When the chapel for Sacred Heart University in Connecticut was dedicated in 2009, much of the public attention was focused on the massive mosaic newly installed behind the main altar, which depicts Jesus Christ at the center of salvation history. Anthony Cernera, then president of the university, had retained the services of Marko Rupnik, S.J., an artist whose distinctive craftsmanship appears in the Vatican’s papal apartments and in the main basilica in Lourdes.
Overlooked at the time, however, was another, equally precious jewel: the Blessed Sacrament chapel. This intimate space, with just a few wooden benches, is now used for daily Masses and private meditation. What makes the space so astonishing is that its walls are covered from floor to ceiling with brilliantly colored mosaics of scenes from the Nativity story. It gives one the impression of having stepped into an icon. On these pages are reproductions of some of the mosaics with three brief meditations.
The mosaic of the Nativity of Our Lord, above, dominates the small chapel. Mary is robed in a deep red, a color that Eastern iconographers traditionally reserve for royalty. Here, at the beginning of her life with Jesus, she points viewers to her son, as she would do at the wedding feast of Cana, when she utters her last words quoted in the Gospels: “Do whatever he tells you.” Mary looks uncomfortable as she lies on the cold, hard stones. In places, the chunky tesserae that Rupnik used to fashion the scene are as large as an adult hand; they could be actual stones. But Mary’s ungainly posture presages her life, which, while filled with joy, would be painful at times. Joseph looks on pensively, as if exhausted from the journey to Bethlehem, and holds a flowering staff, the symbol of his chastity. The two seem to know that this respite is temporary. Their lives with Jesus, filled with joys and hopes, griefs and anxieties, have now begun.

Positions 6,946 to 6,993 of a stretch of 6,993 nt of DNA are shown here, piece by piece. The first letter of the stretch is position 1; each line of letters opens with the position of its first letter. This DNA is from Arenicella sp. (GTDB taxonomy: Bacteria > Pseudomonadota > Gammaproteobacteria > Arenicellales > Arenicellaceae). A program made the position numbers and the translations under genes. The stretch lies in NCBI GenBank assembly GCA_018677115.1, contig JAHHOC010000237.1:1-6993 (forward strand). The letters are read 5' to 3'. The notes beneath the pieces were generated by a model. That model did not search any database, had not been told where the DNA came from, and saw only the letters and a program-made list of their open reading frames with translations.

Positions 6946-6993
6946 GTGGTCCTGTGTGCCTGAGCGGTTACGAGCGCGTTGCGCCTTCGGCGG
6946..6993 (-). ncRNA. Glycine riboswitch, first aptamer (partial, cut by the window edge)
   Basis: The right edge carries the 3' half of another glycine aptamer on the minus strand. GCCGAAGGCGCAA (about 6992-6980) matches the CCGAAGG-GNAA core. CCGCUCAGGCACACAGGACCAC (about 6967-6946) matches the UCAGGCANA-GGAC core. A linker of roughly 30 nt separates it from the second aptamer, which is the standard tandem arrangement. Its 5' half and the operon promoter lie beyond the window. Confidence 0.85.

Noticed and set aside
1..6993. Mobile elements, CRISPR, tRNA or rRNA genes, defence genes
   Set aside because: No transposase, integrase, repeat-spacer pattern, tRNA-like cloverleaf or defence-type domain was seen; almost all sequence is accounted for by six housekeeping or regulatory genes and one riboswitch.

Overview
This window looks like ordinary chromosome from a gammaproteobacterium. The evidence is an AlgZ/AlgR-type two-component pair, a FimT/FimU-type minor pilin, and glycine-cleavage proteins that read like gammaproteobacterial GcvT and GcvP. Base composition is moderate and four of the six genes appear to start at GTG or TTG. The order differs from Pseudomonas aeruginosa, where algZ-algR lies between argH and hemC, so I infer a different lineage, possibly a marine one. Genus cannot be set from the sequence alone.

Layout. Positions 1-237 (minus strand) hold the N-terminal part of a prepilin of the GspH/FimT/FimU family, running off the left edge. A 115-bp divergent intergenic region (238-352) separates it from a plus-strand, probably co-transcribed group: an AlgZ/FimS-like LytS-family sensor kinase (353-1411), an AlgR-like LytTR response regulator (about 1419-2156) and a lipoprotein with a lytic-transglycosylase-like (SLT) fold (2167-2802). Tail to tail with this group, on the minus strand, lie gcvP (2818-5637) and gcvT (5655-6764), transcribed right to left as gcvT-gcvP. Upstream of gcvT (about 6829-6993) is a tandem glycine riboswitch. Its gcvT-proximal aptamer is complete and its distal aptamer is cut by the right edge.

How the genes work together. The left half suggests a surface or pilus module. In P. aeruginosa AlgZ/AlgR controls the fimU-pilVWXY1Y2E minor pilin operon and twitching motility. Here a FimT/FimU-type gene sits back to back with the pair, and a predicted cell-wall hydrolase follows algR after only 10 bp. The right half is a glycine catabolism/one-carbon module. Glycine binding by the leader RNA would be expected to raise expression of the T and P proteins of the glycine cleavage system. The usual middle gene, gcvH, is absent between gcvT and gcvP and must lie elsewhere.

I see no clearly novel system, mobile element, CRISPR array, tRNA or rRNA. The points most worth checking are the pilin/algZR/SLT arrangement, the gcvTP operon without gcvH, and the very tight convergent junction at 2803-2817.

The Wise Men
The Gospel of Matthew tells us that the “wise men” came from “the East” to worship the Messiah. Or as Christmas carolers sometimes sing, they came from “afar.” In Rupnik’s portrayal, though, the richly attired kings, sporting golden crowns to match their haloes, step on stones that are rather near. The artist incorporated into the mosaic pieces of a local Connecticut stone: shale. In the chapel, then, the connection between the exotic journey of the wise men and our own is made clear: our path to worship the Lord and to bring him our own good gifts can begin wherever we find ourselves.
Saints Joachim and Anne
This is perhaps the most unexpected part of the Blessed Sacrament chapel: a touching depiction of Joachim and Anne, the traditional names of Mary’s parents. (The names appear in the apocryphal Gospel of James.) It is one of the tenderest portraits of a married couple I have ever seen.
How rare it is in a Christian setting to see a couple portrayed in such a clear demonstration of physical affection. Even when Mary and Joseph are depicted as a couple, they are seldom shown touching each other, lest the art challenge the viewer’s image of the couple’s chastity.
But Joachim and Anne led a full, married life and had at least one child, Mary. In Rupnik’s mosaic, they rejoice in the birth of their new grandchild and embrace, their faces pressed together in utter joy.
When I saw this mosaic, I thought of the verse often used at weddings, something their grandson would later say, as recorded in the Gospel of Mark: “The two shall become one flesh.” Perhaps Jesus knew his grandparents well and reflected on their love.
Joachim and Anne are one in love and devotion.
View additional images of Fr. Rupnik's mosaics at Sacred Heart University.